Plenty Coups, whose Crow name meant "Many Achievements," was the principal chief of the Crows during the latter stages of the plains wars. He spearheaded the Crow strategy to cooperate with the U.S. Army in its pursuit of the Cheyennes, Sioux, Arapahoes, and other hostiles. Plenty Coups's Crows provided scouts for George Armstrong Custer in his loss at the Little Bighorn in 1876; he mourned Custer's death. Plenty Coups was groomed for chieftainship from the early age and was paid uncommon attention as a child by the crows. When Plenty Coups was nine years of age, one of his brothers was killed by the Sioux, creating in the boy a lifelong enmity. The Sioux had earlier pushed the Crows westward into the Little Bighorn country from the Black Hills area. Their new homeland was located in the midst of one of the last surviving large buffalo runs on the Plains and became a site of competition between the Crows and their traditional enemies. In boyhood, Plenty Coups was beset by harrowing dreams in which the buffalo disappeared from the Plains and white men's cattle replaced them. He told the dreams to the Crow's spiritual leaders, who concluded that the tribe would suffer less if they cooperated with the invaders. Plenty Coups did not appear to be reacting out of fear but out of pragmatism. He had a healthy taste for battle and joined the warriors of the Crow by taking his first scalp (and captured two horses) at age fifteen. Following Plenty Coups vision, 135 Crow warriors volunteered to serve as scouts for General George Crook in the 1876 campaign that resulted in the deaths of Custer and 225 of his men at the Little Bighorn.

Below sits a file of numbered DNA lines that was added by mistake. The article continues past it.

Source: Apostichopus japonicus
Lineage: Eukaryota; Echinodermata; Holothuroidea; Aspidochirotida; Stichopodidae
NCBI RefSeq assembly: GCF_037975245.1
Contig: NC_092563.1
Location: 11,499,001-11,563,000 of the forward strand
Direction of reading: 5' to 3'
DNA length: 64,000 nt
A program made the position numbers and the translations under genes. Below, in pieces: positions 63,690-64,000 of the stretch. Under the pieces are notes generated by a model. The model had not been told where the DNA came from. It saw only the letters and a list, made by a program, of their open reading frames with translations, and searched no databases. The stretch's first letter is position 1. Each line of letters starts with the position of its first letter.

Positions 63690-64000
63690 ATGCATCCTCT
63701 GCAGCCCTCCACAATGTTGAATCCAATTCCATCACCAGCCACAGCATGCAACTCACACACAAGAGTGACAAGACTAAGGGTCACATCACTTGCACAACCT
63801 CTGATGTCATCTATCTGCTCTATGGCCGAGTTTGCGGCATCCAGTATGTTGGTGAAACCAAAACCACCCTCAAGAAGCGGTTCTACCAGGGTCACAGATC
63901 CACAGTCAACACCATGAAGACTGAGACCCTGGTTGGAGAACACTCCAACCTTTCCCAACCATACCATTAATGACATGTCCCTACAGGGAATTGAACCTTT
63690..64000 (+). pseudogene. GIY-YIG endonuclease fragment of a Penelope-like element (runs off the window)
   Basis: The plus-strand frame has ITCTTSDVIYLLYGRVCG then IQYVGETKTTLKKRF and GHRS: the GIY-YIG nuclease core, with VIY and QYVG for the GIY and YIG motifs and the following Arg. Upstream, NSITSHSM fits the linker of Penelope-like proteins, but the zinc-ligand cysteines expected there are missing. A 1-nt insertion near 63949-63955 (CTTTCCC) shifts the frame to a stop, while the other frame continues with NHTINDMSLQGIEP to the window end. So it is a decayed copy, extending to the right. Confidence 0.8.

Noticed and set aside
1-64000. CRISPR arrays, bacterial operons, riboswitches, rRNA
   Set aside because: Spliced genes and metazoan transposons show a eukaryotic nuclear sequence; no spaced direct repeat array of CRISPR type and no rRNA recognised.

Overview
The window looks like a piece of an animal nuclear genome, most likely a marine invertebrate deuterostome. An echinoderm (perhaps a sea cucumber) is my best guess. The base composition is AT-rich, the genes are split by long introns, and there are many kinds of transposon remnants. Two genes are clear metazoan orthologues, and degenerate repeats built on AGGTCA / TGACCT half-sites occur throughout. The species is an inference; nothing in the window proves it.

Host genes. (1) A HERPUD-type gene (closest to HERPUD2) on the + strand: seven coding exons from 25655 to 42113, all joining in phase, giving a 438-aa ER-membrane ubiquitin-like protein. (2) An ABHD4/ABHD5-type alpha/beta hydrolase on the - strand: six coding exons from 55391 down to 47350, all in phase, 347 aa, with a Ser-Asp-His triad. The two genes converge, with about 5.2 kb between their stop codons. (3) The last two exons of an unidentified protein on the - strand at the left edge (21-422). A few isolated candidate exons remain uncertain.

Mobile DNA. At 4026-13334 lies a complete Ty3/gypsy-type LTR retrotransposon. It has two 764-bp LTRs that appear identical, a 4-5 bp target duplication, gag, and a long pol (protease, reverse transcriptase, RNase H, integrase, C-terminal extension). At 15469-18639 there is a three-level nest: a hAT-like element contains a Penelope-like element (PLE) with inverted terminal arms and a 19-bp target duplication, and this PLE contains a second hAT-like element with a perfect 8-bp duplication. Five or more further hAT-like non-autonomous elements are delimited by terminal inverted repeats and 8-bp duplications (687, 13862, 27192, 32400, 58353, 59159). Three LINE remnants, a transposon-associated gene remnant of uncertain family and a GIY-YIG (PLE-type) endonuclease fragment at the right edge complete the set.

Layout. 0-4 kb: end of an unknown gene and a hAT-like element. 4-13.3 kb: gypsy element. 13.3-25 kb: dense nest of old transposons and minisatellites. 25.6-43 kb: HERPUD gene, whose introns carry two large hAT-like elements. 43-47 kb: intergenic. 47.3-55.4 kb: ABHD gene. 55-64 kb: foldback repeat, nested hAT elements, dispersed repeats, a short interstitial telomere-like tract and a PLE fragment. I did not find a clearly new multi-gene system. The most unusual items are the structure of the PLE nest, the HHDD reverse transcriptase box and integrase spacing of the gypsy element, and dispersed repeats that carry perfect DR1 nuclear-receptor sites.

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Plenty Coups worried that Crook was not prepared forCrazy Horse's Lakotas and Washakie's Shoshonis when they met in battle on june 16, 1876. He was correct; Crazy Horse routed Crook and his Native American allies in a battle that presaged Custer's Last Stand nine days later. After the Custer battle, the Crows under Plenty Coups continued to support the U.S. Army as it drove the Cheyennes and the Sioux into subjugation. Crow warriors aided in the pursuit of Sitting Bull into Canada, the hounding of the Northern Cheyennes, and the surrender of Crazy Horse. Plenty Coups urged his people to become farmers and ranchers, and he abandoned his tepee for a log farmhouse. He also opened a general store so that the Crows could buy trade goods at fair prices. Plenty Coups traveled to Washington, D.C., several times after 1880 to assure trade and aid for the Crows. He was noted for his sagacity in business dealings. Not all of the Crows supported him, however, like other Native American tribes and nations, they had been sickened and killed by smallpox and other diseases. Many young warriors also resented being confined to a reservation. Nearly three hundred Crow opponents of Plenty Coups joined forces in fall 1887 with the young firebrand Sword Bearer, who sought to prove his acumen as a warrior by leading a horse raid on the neighboring Blackfoot. On their return, Sword Bearer and his companions paraded through Crow Village with their captured horses and confronted the local Indian agent, H. E. Williamson, who sent to Fort Custer for troops. Sword Bearer's group then galloped into the mountains and spurred a rash of rumors of an alliance with the Cheyennes and Sioux that would decimate white settlements and Plenty Coups' "good Native Americans". Plenty Coups eventually persuaded Sword Bearer to lay down his arms. While Plenty Coups was a longtime ally of the whites, he was often critical of their character.
During World War I, Plenty Coups encouraged young Crow warriors to leave the enforced idleness and alcoholism of the reservation and join the U.S. Army. After the war, in 1921, he was chosen to represent all Native Americans at the dedication of the Tomb of the Unknown Soldier in Arlington, Virginia. In 1928, his health failing, Plenty Coups willed his personal real estate, about two hundred acres, to the U.S. government for the future use of the Crow people. Plenty Coups died March 3, 1932. The Crow Council at the time so revered him that its members refused to name another principal chief in his place. From: historical accounts & records

Adjunct Professor